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Many years ago, during the mid-2000s, I took a rattletrap bus with holes in the floor to see a glacier perched high on the Sichuan-Tibet border. It covered an entire valley and extended for miles into the hills. 

Last week I saw a photo of the same glacier, which was much less impressive. Now it’s just a few hundred meters across and shrinking rapidly. 

I think of regulation as glaciers – and regulatory change as a glacial movement.

It is a process that is undeniably powerful yet hard to observe in real-time. 

And this makes it a unique communication challenge, one that we frequently need to address in financial communications.

The latest example is T+1 arriving in America. Compared to the current cycle, trades must be settled in one business day in America from today.  

Getting here has taken several years. Discussions date back at least as far as the arrival of T+2 in 2017. There’s been a standard process of consultation, draft legislation, more consultation and then the final countdown to implementation. 

Using T+1 as an example, here are three ways this type of news presents challenges:

Long time frame – It has taken more than half a decade to get to this point. No one particular day or week really has been ‘crunch time’ for T+1. Rather it is a slow, incremental process that has developed through consultations and government reports over a very long time frame. It’s hard to get journalists to consistently care about this, especially when a regulation remains a year or two away. 

Uncertain consequences – I’m old enough to remember Y2K. On January 1, 2000, most of the world's electronic infrastructure was going to malfunction, causing chaos and the collapse of society. Now, those are stakes. What happens if people aren’t ready for T+1 today? Turns out, not very much. We’ve heard more and more reports that there will be some ‘flexibility’ for firms that aren’t able to meet the requirement on the opening day.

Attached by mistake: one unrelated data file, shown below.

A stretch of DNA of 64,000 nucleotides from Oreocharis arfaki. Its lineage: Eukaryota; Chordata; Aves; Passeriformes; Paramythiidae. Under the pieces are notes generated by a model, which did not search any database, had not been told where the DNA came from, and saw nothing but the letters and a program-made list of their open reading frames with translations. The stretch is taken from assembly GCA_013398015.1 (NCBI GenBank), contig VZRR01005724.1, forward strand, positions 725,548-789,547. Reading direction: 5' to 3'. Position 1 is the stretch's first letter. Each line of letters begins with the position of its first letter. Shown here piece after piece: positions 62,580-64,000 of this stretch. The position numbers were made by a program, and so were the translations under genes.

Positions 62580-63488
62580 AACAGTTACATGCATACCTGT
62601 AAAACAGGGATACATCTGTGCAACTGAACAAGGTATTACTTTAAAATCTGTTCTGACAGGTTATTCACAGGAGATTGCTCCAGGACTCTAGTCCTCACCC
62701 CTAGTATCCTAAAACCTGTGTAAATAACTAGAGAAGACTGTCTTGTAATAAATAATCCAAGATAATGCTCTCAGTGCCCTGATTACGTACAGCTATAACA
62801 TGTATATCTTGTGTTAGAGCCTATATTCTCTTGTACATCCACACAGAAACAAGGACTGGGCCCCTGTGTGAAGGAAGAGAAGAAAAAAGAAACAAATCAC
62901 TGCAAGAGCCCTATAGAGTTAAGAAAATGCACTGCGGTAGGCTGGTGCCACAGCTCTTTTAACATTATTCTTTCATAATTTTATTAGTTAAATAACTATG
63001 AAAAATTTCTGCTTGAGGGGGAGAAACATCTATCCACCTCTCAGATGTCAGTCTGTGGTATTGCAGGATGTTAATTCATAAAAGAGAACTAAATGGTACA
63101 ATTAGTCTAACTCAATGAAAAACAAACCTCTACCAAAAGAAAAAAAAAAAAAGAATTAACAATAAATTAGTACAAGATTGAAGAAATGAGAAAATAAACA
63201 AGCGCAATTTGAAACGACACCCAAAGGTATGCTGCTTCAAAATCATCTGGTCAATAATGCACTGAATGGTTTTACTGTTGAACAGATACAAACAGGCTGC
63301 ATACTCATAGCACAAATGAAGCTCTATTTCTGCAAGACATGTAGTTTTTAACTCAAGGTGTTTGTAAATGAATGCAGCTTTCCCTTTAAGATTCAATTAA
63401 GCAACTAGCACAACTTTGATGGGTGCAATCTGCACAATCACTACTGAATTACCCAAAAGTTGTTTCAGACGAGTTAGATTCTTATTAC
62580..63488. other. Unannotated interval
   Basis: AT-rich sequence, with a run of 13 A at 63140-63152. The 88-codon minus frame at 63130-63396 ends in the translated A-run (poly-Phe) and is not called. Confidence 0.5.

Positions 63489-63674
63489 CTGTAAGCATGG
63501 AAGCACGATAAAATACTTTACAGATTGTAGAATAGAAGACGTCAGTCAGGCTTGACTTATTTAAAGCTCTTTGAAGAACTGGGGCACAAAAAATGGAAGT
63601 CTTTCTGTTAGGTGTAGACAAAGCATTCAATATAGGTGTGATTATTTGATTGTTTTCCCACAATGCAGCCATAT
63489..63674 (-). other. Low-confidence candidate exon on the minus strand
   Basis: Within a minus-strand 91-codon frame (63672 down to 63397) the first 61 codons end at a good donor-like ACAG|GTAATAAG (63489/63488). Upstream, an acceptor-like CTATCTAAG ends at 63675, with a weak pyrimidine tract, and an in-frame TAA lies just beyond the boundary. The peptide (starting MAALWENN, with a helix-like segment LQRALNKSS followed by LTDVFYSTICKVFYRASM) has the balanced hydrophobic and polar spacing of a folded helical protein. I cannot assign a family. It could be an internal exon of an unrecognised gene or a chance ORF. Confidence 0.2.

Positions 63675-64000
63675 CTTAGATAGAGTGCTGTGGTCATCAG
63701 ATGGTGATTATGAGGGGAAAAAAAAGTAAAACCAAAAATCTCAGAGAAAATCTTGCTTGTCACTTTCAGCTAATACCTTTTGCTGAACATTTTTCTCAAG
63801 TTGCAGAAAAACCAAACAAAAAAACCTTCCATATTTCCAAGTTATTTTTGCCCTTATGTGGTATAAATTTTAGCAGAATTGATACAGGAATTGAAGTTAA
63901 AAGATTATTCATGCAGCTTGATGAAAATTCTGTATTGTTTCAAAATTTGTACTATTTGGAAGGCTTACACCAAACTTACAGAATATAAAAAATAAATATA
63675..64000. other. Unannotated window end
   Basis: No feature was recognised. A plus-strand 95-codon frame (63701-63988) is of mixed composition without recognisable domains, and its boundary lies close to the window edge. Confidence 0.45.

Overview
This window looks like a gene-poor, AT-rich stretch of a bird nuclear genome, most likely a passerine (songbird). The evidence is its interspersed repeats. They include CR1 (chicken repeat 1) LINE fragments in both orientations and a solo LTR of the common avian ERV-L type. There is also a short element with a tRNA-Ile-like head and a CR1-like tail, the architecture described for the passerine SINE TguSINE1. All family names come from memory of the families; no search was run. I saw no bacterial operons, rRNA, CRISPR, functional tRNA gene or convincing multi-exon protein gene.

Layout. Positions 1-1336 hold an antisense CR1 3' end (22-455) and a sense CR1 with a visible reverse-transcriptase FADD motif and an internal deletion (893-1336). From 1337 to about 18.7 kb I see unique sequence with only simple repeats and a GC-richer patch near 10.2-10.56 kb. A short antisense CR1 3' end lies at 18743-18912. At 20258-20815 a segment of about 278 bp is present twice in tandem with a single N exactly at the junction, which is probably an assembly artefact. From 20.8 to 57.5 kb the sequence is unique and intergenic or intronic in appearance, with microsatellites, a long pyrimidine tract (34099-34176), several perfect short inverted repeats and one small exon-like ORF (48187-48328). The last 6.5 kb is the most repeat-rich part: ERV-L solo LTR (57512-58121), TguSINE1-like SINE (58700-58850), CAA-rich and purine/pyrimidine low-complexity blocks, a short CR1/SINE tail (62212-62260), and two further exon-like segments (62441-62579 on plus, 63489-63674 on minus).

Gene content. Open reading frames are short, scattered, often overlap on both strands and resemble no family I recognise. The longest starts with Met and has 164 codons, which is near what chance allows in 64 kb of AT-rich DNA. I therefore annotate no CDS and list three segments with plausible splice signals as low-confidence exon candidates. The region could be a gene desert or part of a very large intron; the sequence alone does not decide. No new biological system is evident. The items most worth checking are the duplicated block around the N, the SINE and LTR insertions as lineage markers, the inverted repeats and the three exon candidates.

Jargon – The dense text, frequent involvement of attorneys and general prose means that regulations can be difficult to parse to a lay reader. Someone may encourage actually going and reading the regulation, but in reality, this is by the very few. Without a proper ‘translator,’ everything actually involved can seem like minutiae.   

But despite these blockers, not writing about regulation isn’t an option for many firms. First of all, they are an unquestioned driver of new business. New technologies and systems must be implemented, and corporations will spend thousands or millions of dollars to get into compliance.

Also points of genuine debate will open up as part of the process – binary decisions that will cause profound impact on entire industries. The move to ban soft dollar sell-side research lead to a reorganization of a whole sector, costing many jobs. 

So we have to do something, but the right approach is needed. Regulatory changes are a unique challenge in creating ongoing material that ultimately benefits businesses. 

Don’t try to create a sense of panic when there isn’t one. It’s frequently not credible to say that you must act today if implementation is six years away (and getting into compliance will just take a few months). Instead, emphasize benefits towards immediate action for the broader business and strategic advantages. Be sure to listen to concerns raised, rather than only discussing things that are beneficial to your business or service offerings. 

Eventually, most regulatory deadlines do actually pass (minus a delay or seven). 

Then, regulations come into force and fade into the background. I remember working with someone in the late 2000s who frequently cited Sarbanes-Oxley in examples. Who cares? I would wonder, even though that had been the main topic of conversation following the accounting scandals just a few years before.

But that’s revisionist history from someone too young to really understand. Sarbanes-Oxley continues to have a massive impact on accounting and treasury departments and influences the practices of the world’s very largest companies. Just because things are “working” as intended doesn’t mean they weren’t impactful.

After all, glaciers leave scars on landscapes long after they are gone.

Jon Schubin is a director in London